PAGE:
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Appletini (aka Apple Martini)
Top view of an Apple Martini
Type Mixed drink
Primary alcohol by volume
Served Straight up
Standard garnish

Apple slice; Cherry

Standard drinkware
Cocktail Glass (Martini).svg
Cocktail glass
Commonly used ingredients
Preparation Mix in a shaker, then pour into a chilled glass. Garnish and serve.

An apple martini (appletini for short) is a cocktail containing vodka and one or more of apple juice, apple cider, apple liqueur, or apple brandy. Optionally, vermouth may be included, as in a regular martini. Typically, the apple vodka is shaken or stirred with a sweet and sour mix and then strained into a cocktail glass.

This drink, properly called an Adam's Apple Martini, was created and popularized in 1997 by Adam Karsten, a bartender at Lola's in West Hollywood, California.[citation needed]


In its purest form, it would contain:

40 ml (1 ⅓ oz) top shelf vodka (or gin)
30 ml (⅔ oz) apple juice, cider, or most often-apple pucker

A common variation of the appletini is the "Rumpletini", with a light rum in place of the vodka.[citation needed]

The appletini can also be made with "martini bianco" in a long drink glass and filled with apple juice.

In popular culture[edit]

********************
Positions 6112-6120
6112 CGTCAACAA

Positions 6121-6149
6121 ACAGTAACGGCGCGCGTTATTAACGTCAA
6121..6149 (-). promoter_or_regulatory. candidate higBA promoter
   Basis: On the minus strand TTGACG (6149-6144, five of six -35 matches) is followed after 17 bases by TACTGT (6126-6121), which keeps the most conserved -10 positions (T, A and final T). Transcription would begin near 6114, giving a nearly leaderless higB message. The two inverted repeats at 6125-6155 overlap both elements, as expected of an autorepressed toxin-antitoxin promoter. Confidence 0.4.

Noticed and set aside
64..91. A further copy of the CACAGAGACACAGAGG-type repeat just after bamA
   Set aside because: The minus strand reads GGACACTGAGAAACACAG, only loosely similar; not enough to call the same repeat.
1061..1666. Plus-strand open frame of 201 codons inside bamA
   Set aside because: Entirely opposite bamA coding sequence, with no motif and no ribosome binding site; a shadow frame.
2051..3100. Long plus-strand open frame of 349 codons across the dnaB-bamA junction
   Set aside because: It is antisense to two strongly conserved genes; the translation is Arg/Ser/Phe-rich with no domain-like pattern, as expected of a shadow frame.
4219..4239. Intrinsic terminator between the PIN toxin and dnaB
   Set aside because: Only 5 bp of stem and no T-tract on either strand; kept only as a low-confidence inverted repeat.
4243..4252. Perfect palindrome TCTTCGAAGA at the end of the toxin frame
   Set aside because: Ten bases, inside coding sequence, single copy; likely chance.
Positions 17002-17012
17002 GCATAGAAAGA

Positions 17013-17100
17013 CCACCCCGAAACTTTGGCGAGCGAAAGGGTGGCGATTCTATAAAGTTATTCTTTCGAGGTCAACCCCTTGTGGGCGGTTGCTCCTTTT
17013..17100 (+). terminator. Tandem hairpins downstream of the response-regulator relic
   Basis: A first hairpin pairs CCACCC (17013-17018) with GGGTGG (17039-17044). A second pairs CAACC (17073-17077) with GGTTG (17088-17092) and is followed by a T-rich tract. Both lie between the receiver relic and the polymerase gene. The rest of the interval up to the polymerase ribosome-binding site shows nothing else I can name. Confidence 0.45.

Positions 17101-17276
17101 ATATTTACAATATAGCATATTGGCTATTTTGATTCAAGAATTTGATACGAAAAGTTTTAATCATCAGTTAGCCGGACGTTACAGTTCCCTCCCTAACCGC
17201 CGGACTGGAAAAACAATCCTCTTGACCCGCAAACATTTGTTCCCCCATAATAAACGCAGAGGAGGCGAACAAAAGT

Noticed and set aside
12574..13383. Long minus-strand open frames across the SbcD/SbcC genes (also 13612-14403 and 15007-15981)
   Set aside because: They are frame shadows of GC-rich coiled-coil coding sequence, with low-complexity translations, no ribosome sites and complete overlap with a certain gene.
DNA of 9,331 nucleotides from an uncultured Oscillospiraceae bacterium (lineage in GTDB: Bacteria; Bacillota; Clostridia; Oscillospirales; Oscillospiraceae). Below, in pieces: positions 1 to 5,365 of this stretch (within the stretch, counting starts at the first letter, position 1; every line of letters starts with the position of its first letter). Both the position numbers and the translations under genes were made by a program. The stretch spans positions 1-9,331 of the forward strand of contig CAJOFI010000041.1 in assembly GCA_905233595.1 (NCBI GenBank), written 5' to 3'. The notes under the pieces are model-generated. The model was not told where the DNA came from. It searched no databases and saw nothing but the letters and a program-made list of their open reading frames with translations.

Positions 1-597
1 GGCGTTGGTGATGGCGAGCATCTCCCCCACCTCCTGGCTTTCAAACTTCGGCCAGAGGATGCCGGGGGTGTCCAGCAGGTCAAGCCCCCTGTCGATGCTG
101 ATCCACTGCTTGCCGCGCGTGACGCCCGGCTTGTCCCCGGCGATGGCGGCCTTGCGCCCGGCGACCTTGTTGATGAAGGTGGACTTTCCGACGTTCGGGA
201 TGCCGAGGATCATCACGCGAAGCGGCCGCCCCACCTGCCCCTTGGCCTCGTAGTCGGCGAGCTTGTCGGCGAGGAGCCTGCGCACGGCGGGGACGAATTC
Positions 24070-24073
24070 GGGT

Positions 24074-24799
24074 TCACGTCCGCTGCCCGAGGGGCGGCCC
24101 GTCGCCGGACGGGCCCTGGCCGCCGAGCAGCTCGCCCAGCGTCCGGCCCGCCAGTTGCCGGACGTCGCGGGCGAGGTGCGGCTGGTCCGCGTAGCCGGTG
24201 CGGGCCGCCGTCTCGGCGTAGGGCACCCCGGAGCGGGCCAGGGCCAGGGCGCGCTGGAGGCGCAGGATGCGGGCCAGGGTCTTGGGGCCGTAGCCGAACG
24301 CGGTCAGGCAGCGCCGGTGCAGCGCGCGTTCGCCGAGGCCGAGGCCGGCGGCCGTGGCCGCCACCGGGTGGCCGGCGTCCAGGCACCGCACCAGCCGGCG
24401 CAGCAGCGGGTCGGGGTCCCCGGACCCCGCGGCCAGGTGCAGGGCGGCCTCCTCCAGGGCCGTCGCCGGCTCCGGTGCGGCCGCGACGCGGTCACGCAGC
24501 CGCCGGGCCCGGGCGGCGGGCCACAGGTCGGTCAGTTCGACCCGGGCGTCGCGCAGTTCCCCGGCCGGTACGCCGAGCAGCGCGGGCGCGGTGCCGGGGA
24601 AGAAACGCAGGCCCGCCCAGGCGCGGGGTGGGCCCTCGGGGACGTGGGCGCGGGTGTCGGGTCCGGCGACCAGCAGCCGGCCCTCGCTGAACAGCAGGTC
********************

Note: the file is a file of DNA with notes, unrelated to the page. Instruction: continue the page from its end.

• The appletini is the favorite alcoholic drink of John "J.D." Dorian in the sitcom Scrubs in which it is often characterized as being somewhat effeminate.
  • Along with a rum and diet coke, it is also the favorite drink of Alan Harper from Two and a Half Men.
  • In the 2010 film The Social Network, in the initial meeting between Facebook co-founders Mark Zuckerberg and Eduardo Saverin and Napster co-founder Sean Parker, Parker buys the table a few rounds of the drink. In real life, Zuckerberg never had an appletini until he attended the film's premiere. After seeing the film, Zuckerberg made the appletini Facebook's official drink.[1]
  • In episode 3 of the cyberpunk series Mr. Robot Elliot and the titular character have an appletini on a bar.

See also[edit]


  1. ^ Henig, Samantha (2010-10-01). "New Yorker Festival: Facts, Fiction, Facebook, and Appletinis". The New Yorker. Retrieved 2011-03-20. 

External links[edit]